So is it correct to say that during this inflationary period, I could choose a point in space, a selected point (A) and it moved away from another selected point (B) faster than the speed of light ? Or rather the distance between them expanded faster than the speed of light.

    I don't have the education to comprehend what you're saying.
  12. Apr 23, 2012 #11


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    yes, that is correct
  13. Apr 23, 2012 #12


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    Yes, except that again, this has nothing to do with inflation. In any expanding spacetime, there is always a separation (the Hubble distance) at which this is true.
  14. Apr 23, 2012 #13


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    No, indeed space is expanding. But the expansion factor of space and the radius of the observable universe are two different things! Perhaps when you spoke of radius of the universe you meant the scale factor (this identification is fine for closed universes), but not in general.
  15. Apr 23, 2012 #14
    Last edited: Apr 23, 2012
  16. Apr 23, 2012 #15
    So from the POV of point (A), point (B) moved away from it faster than the speed of light (or vice versa) -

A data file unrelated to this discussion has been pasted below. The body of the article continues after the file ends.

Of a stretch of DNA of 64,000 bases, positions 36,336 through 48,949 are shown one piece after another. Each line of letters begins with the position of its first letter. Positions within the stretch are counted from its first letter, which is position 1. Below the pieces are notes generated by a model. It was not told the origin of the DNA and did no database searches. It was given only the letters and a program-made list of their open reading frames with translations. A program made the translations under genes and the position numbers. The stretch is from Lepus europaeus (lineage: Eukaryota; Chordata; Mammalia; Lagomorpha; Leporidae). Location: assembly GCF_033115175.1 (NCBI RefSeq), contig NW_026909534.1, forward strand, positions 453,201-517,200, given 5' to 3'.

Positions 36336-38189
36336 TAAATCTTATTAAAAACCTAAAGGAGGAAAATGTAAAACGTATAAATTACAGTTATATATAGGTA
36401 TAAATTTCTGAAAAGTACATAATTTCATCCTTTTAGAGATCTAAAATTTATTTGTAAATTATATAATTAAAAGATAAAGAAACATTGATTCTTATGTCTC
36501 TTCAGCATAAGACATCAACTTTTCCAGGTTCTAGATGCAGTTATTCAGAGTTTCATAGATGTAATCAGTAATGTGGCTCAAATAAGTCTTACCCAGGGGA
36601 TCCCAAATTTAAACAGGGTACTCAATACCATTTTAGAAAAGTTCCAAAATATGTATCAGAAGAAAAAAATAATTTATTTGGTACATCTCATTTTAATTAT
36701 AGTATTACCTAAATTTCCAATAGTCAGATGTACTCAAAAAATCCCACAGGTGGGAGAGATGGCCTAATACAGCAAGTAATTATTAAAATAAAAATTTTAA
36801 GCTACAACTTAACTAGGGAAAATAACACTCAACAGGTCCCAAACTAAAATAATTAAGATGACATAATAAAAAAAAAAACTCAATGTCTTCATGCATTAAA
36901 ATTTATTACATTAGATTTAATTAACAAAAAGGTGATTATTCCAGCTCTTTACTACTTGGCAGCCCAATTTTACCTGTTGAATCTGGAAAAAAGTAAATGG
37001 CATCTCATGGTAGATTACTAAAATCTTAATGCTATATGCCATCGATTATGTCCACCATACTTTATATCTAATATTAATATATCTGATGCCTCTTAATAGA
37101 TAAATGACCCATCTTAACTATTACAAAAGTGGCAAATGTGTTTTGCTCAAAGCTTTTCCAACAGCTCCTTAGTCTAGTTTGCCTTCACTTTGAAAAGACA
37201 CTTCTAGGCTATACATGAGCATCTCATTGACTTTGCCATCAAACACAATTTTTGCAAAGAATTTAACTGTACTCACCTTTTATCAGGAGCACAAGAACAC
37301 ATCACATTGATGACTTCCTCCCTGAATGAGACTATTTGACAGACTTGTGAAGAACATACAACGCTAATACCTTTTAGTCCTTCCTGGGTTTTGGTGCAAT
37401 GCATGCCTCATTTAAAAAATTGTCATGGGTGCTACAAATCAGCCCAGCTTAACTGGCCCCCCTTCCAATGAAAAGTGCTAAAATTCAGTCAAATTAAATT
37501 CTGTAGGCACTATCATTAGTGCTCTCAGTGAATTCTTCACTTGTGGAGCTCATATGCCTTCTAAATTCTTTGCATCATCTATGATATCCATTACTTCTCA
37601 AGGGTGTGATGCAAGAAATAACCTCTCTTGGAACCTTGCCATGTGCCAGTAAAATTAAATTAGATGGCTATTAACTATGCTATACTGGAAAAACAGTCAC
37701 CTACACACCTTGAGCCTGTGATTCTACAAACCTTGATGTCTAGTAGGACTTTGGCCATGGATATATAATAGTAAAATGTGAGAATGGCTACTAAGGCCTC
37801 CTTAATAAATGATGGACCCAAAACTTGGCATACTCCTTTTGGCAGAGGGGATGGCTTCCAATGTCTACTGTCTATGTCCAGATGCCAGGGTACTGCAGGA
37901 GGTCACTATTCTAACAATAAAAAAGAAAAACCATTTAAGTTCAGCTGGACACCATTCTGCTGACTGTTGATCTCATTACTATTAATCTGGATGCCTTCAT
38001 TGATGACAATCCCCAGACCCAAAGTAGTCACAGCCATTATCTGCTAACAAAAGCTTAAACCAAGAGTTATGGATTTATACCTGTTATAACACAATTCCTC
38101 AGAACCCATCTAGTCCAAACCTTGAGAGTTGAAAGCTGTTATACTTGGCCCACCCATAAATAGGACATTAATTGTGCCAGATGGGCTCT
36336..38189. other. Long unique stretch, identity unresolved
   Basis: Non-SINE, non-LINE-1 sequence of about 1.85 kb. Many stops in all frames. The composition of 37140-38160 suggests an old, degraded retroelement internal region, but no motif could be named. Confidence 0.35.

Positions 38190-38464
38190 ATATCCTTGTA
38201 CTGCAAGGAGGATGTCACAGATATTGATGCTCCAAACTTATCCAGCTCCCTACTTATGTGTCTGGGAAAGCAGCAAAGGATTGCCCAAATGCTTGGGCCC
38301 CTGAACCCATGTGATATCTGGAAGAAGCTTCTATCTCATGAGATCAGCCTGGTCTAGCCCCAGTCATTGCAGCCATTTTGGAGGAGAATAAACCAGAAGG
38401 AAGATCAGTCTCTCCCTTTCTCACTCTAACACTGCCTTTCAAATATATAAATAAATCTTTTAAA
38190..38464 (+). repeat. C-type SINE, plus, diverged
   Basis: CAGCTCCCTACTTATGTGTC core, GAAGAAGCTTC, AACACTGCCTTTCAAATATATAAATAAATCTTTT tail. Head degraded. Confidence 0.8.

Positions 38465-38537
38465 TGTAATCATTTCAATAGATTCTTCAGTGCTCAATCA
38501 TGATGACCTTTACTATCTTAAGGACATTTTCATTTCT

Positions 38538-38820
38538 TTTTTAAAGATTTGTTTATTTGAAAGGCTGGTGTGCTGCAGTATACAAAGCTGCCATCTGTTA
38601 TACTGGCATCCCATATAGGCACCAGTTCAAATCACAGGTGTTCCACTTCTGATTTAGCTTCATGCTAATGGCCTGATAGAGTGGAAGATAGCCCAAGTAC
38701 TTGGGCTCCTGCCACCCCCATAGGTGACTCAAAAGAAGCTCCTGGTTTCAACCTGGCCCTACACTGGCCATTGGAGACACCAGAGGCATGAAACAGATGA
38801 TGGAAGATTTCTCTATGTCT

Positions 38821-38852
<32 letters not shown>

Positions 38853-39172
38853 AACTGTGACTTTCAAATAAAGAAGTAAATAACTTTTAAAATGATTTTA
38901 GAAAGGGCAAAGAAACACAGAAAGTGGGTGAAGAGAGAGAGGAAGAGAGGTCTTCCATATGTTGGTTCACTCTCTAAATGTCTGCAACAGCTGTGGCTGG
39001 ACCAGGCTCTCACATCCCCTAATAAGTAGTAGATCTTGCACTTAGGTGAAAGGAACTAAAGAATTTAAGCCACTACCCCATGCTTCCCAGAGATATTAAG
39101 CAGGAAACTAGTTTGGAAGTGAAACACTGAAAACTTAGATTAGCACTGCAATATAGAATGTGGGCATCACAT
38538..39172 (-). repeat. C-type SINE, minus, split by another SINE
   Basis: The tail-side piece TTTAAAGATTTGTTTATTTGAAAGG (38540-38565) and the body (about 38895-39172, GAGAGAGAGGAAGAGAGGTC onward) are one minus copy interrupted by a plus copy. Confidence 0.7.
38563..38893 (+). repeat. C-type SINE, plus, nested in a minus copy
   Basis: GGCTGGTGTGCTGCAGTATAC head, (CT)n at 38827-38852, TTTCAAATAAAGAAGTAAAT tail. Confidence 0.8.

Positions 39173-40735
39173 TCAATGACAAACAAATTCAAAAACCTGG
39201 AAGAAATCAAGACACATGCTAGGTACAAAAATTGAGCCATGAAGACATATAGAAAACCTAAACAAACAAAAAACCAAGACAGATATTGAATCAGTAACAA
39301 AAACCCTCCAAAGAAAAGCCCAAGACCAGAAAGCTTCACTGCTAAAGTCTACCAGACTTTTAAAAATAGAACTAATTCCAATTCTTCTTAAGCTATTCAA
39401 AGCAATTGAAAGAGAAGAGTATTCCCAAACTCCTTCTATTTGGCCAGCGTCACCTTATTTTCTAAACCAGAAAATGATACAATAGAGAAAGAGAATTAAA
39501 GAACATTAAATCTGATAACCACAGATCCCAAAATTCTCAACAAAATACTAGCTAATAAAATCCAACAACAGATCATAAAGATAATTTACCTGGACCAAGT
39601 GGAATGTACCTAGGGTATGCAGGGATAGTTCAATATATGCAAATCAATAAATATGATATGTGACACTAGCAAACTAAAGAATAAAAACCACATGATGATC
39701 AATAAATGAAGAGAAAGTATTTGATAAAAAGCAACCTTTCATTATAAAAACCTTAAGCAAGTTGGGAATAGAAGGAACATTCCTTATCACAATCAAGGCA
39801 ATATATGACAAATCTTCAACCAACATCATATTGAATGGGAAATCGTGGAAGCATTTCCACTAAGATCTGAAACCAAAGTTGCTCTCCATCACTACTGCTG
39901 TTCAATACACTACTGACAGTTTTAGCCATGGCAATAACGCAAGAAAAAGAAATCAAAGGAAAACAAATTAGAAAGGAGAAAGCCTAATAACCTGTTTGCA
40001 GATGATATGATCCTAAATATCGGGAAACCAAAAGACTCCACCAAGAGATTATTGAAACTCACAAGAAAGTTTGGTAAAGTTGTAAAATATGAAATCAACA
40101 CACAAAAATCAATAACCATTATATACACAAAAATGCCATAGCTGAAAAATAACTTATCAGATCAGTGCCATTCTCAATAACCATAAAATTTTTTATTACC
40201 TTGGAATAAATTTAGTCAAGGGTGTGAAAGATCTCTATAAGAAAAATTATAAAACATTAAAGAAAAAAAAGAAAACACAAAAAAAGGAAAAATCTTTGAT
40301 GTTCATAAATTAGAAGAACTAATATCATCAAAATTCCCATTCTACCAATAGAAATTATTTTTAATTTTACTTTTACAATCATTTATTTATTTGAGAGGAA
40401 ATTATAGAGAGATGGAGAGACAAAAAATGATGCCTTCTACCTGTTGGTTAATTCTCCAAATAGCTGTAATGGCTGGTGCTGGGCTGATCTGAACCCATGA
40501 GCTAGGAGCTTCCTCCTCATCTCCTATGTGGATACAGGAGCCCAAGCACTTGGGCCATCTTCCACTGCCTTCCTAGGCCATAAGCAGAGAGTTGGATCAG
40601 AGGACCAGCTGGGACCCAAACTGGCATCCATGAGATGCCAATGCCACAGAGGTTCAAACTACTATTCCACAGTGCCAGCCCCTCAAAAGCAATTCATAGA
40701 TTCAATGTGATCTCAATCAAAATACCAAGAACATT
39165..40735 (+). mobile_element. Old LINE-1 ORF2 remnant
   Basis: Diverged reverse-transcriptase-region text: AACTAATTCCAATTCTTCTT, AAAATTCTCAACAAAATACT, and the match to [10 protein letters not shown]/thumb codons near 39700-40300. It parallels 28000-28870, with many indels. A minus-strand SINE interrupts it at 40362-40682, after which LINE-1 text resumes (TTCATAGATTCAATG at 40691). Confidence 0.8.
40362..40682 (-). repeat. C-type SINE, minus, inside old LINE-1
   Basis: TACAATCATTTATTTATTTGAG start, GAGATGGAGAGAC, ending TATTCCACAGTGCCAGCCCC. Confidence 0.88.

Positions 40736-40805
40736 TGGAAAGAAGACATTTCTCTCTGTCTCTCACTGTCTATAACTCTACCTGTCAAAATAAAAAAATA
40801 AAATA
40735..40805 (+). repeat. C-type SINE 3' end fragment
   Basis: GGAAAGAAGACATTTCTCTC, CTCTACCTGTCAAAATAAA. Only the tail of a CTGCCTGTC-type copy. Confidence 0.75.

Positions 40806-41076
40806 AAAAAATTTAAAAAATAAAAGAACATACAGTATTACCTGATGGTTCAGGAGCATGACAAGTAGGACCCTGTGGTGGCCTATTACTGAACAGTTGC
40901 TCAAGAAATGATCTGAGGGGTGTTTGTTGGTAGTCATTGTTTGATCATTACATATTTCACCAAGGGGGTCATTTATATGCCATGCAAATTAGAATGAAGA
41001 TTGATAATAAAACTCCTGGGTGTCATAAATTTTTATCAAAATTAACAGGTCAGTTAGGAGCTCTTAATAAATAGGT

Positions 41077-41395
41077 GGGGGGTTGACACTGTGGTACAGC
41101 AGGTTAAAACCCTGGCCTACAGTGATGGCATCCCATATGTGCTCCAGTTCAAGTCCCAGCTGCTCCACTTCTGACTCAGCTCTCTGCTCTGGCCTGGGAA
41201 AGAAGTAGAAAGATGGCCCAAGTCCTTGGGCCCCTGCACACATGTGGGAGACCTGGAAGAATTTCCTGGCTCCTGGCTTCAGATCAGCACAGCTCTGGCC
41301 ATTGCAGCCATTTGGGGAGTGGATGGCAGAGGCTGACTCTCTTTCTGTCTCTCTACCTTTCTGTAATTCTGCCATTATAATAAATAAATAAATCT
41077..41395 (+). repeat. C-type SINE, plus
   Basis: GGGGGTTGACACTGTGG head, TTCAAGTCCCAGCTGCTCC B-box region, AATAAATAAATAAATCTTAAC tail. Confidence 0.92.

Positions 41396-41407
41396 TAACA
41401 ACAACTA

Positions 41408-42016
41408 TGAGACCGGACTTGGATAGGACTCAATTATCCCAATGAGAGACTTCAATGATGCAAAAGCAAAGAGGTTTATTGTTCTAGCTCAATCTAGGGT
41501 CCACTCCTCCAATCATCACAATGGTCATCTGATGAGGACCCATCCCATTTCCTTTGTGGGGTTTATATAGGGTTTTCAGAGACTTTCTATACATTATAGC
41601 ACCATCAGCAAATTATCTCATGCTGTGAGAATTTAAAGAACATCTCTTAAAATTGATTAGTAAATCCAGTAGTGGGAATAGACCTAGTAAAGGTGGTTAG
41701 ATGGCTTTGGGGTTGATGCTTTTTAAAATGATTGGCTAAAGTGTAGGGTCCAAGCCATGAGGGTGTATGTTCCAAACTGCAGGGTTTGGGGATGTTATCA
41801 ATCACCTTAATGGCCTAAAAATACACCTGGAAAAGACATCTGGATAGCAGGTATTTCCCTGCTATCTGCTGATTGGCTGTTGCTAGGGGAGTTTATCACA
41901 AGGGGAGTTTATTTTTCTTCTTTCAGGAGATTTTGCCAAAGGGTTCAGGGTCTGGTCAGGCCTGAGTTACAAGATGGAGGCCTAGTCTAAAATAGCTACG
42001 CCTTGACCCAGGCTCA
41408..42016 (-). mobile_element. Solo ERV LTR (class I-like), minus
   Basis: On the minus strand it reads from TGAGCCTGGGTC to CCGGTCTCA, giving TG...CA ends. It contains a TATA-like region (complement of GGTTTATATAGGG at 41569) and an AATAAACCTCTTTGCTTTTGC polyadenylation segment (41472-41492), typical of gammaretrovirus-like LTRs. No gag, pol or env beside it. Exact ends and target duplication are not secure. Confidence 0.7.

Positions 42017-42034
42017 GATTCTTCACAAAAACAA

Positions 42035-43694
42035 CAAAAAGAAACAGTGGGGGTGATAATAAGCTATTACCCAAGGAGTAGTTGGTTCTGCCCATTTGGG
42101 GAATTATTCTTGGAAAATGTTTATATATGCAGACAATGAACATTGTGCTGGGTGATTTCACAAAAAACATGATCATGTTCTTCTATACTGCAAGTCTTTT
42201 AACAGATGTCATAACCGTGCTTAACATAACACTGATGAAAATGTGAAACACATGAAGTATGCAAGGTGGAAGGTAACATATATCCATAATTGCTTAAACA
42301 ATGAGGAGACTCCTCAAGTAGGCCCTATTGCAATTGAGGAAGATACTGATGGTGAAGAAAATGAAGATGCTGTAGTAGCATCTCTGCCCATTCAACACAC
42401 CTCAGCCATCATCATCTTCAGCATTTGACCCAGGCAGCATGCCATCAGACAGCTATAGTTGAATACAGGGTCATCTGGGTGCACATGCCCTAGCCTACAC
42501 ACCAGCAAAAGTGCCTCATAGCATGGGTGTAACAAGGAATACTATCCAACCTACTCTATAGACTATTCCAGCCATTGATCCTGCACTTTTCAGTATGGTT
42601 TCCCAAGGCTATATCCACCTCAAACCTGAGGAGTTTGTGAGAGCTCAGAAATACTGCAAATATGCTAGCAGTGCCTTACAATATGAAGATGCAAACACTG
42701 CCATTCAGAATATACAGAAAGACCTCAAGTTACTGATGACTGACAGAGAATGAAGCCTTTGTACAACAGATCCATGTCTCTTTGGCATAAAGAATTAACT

So point (B) from the POV of point (A) has achieved the impossible and travelled faster than the speed of light?

    Therefore the speed of light isn't a universal speed limit as inflation demonstrates.

  17. Apr 23, 2012 #16
    Again I think you are confusing expansion of space with moving through space.
    Space has no limit to its expansion.
    Anything moving through space is what has a limit.
  18. Apr 23, 2012 #17
    No. As I said in the second post, and as Flustered also stated, relativity places a limit on the velocity of objects moving through spacetime. The recession of galaxies is due to the expansion of the universe, e.g. space being created in between all of the galaxies.